Kana style Japanese calligraphy
Master Imai, holding a Japanese calligraphy class in Boston.
This item was listed or modified
Sep 15th, 2012
Gary's random little things about China:
When crossing a street, or merely making your way down the road, there is a certain law of physics that comes into play: When two forces meet, one must yield.
Here is the general yielding scheme in China:
Cars yield to big buses and trucks.
Bicycles and cars mingle and narrowly avoid each other. When push comes to shove, the bicyclist knows he will lose the fight. But the car driver knows that the bicycle will scratch his car when he runs it over, and will only yield on that premise.
Cars will not yield to, but are required to avoid pedestrians. When you hit a pedestrian at low speed, it does very little damage, and unlike a bicycle, will almost never scratch your car. Therefore pedestrians are given a smaller margin.
Note: Regardless of green or red stop lights, it is against the law to come to a complete stop when making a right hand turn in China (no matter how many pedestrians are in the way). The rule is "honk and avoid, then continue on your way".
Motor scooters yield to no one, not even when they are being driven on a pedestrian-filled sidewalk. Motor scooters zip around like they have nothing to lose - this may be true, as smaller motor scooters require no license of any kind and are very cheap.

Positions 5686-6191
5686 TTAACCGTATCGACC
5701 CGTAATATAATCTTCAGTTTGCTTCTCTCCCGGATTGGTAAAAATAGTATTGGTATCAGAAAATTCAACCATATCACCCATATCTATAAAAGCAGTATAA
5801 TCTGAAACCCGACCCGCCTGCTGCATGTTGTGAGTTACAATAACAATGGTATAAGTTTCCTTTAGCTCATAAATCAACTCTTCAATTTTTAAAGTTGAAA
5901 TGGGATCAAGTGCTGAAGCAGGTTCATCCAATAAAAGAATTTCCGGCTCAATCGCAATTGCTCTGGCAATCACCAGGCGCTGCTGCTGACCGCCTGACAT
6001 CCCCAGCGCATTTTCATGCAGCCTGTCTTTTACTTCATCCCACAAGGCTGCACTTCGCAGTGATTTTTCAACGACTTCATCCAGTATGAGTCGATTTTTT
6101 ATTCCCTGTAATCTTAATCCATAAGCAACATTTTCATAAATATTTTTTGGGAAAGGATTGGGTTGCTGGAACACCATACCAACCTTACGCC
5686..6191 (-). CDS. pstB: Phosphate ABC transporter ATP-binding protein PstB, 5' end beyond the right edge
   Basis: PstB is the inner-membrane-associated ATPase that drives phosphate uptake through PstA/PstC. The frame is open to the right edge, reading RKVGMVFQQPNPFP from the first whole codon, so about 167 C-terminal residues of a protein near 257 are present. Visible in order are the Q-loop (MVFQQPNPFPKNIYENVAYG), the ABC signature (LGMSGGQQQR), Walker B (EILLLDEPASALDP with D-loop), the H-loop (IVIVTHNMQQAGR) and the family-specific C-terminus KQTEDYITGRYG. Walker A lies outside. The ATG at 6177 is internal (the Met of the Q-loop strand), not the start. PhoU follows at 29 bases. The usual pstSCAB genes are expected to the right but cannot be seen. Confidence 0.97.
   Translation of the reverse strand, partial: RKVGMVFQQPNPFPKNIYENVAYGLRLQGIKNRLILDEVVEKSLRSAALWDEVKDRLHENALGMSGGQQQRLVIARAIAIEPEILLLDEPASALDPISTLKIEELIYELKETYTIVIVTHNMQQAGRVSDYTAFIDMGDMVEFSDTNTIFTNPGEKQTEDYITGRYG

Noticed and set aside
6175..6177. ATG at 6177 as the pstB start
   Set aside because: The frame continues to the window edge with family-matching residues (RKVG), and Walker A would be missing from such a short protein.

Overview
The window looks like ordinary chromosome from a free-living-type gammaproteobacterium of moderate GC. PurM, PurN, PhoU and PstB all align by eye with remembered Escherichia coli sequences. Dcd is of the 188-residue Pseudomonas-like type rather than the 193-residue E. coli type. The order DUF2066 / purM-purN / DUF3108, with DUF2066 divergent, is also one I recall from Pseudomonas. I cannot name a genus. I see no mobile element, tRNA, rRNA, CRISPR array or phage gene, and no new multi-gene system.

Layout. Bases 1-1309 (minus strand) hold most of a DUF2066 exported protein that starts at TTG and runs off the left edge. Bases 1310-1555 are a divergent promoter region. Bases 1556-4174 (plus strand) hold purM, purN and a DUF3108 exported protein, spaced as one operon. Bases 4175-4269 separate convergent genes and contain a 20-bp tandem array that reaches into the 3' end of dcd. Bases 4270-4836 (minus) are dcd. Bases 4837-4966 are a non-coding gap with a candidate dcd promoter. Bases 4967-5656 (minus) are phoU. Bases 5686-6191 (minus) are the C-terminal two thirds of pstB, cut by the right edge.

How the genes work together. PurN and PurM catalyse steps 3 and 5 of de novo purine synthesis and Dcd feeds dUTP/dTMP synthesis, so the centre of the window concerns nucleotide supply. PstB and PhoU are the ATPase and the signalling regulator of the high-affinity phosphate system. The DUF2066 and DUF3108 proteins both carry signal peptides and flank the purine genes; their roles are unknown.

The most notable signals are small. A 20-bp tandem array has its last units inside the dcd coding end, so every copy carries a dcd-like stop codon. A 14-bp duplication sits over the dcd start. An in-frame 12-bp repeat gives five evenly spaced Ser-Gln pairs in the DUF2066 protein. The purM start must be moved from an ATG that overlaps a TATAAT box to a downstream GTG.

If you are driving on the wrong side of the road, or going the wrong way on a one-way street, you do not have to yield to anyone, no matter what kind of vehicle you are operating.
Cars will yield (not by choice) to pedestrians crossing the street in numbers greater than 10 (it is best in China to invite 9 of your friends for an outing if you plan to cross a lot of streets).
In lieu of yielding, drivers are required to honk at pedestrians. I swear to God, this is the law! It's a safety issue: If you are passing a pedestrian that is walking on the side of the road, you are required by law to honk at them to let them know you are there.
Note: All streets in Chinese cities, sound like a New York traffic jam 24 hours per day with all this "safety honking".
I have not been able to find a traffic law that states you must yield to ambulances. And in practice, very few drivers do.
When two large vehicles come face to face on a narrow roadway, and neither can pass, neither will yield. They will sit there, honking at each other for a while. After several cars are lined up behind them, they will decide that they should have yielded earlier, and start to back up. This is to the great dismay of all the cars behind them who will honk in unison. This could go on for an hour or more. It ends when a police officer arrives, tells both drivers what idiots they are, issues tickets to both of them, and then systematically makes the situation worse by insisting that all the smaller cars turn around (rather than back up) by making 162-point turns in the small roadway. Eventually, two of the cars will hit each other, for which both drivers will be cited and fined on the spot.